......where Hipkins may cause some buzz when he explains his co-governance thinking
Perhaps the ministers are all engaged in the bemusing annual excursion by politicians of many stripes and a pack of political journalists to Rātana, a small pā between Whanganui and Bulls.
Followers of Te Haahi Rātana and politicians from across Parliament travel to Rātana, to celebrate the birthday of the prophet, Tahupōtiki Wiremu Rātana, who founded the faith. He was born on January 25, 1873.
Although politicians tend to stay at Rātana for just one day, the celebration lasts an entire week.
This year, politicians are visiting on Tuesday ahead of the major church celebrations on Wednesday.
Politicians seems to have become impelled to pay homage to this Ratana fellow because…
From the 1930s, Tahupōtiki Wiremu Rātana harnessed the power of his church to influence Parliament, setting out to have Rātana members win the Māori electorates.
When they succeeded, he instructed the Rātana MPs to support Labour and, at the time, leader of the Opposition Michael Joseph Savage.
This was the start of a powerful alliance between Rātana and Labour.
Although the political relationship started with Labour, parties from across Parliament now visit Rātana.
Their speeches tend to be the start of the political year, as politicians return after their summer break.
We can only wonder why the Nats bother to turn up and try to curry favour. They have never won a Maori seat and are never likely to win one.
We do know why the media have turned up in force.
As RNZ reported today, Jacinda Ardern will deliver her final speech as prime minister this afternoon at Rātana Pā .
Incoming Labour leader Chris Hipkins will then follow. National leader Christopher Luxon will also attend the event Tuesday morning for the first time.
The annual political pilgrimage traditionally marks the beginning of the political year, though Ardern’s announcement last week saw that superseded.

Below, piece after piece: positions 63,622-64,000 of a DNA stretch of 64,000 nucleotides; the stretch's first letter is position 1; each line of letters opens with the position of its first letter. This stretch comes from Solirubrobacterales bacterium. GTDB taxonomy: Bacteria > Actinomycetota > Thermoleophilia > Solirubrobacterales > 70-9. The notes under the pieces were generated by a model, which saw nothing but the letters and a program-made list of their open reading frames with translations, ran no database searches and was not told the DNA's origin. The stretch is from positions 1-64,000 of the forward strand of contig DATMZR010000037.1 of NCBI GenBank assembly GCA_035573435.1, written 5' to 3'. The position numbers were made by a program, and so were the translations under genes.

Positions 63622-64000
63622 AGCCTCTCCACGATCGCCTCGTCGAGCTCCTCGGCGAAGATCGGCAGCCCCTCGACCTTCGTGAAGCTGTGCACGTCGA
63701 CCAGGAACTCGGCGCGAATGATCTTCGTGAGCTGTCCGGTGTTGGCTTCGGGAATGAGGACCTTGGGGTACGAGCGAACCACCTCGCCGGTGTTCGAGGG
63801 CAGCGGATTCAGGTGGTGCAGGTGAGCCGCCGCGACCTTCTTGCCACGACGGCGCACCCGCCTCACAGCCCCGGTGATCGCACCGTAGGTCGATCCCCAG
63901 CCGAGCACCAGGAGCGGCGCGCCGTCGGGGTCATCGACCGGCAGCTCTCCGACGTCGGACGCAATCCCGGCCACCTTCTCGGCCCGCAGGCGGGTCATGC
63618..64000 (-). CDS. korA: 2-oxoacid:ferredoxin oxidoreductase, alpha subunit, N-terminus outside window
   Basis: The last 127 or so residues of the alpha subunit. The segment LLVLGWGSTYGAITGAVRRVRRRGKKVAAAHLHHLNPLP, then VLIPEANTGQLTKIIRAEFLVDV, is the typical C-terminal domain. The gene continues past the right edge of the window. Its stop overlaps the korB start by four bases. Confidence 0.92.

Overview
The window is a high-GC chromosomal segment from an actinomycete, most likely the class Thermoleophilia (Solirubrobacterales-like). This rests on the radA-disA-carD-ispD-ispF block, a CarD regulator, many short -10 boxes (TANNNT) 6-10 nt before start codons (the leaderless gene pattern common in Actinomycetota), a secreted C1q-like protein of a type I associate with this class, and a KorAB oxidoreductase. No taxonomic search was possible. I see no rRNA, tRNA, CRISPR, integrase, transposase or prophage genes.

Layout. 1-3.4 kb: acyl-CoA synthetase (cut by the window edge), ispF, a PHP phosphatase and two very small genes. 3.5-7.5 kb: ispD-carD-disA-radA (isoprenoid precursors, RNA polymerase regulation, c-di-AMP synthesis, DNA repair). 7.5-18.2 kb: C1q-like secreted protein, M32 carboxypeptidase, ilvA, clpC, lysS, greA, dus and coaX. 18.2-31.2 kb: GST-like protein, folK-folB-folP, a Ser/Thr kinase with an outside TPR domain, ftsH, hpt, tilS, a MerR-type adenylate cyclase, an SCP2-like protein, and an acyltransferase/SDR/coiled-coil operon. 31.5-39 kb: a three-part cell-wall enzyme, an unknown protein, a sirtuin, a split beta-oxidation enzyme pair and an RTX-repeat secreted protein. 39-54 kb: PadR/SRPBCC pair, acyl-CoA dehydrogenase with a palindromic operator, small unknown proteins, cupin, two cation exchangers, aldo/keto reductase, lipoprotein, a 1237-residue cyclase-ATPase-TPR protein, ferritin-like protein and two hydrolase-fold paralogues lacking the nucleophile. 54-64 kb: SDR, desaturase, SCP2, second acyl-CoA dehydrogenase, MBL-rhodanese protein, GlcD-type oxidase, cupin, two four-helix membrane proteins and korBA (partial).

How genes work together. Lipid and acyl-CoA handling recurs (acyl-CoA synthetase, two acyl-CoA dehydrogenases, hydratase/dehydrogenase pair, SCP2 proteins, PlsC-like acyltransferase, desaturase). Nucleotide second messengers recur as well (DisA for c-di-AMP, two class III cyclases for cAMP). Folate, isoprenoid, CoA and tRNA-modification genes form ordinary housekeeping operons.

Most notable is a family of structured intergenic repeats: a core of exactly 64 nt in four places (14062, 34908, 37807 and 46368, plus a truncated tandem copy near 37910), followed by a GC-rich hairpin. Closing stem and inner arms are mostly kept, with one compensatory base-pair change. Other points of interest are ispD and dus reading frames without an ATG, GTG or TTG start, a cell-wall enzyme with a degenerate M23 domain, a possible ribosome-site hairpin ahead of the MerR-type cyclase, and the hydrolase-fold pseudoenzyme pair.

The event will serve as a de facto farewell for Ardern and a test of both Hipkins’ and Luxon’s connection with Māoridom.
Ardern’s last speech?
We looked for it on the Beehive website.
It isn’t there yet.
We looked, too, for Hipkins’ speech and for signs of how he will be handling the highly contentious issues of Three Waters and, more fascinating, co-governance (which he says has not been explained properly).
His speech hasn’t been posted on the Beehive website, either.
But on the Homepaddock website, we were reminded of Hipkins’ thinking at the time (not too long ago) when the Government attempted to entrench part of the Five Waters legislation .
Homepaddock huffs that this was an abuse of power and an attempt to pervert democracy.
The post then reminds us of who said what, according to the Hansard record of the debate attempting to undo the mess.
SIMON WATTS (National—North Shore): Thank you very much, Madam Chair. It’s a pleasure to rise to speak on Supplementary Order Paper (SOP) 310. And isn’t it ironic that we’re back here in the House when only a few—or literally last week, or the week before, we were in here under urgency undertaking a debate in the committee of the whole House stage lasting nearly 10 hours and a debate that went well into the night and bright and early in the next morning. But the fact is, we’re here today because of, basically, a significant mistake that was made on that evening. And there should be lessons that are taken from what occurred at that point from the Government, in terms of the decisions that were made and the impact of that decision, in terms of the controversial nature of it—and also, I think, what was a dangerous precedent in terms of our democracy. . .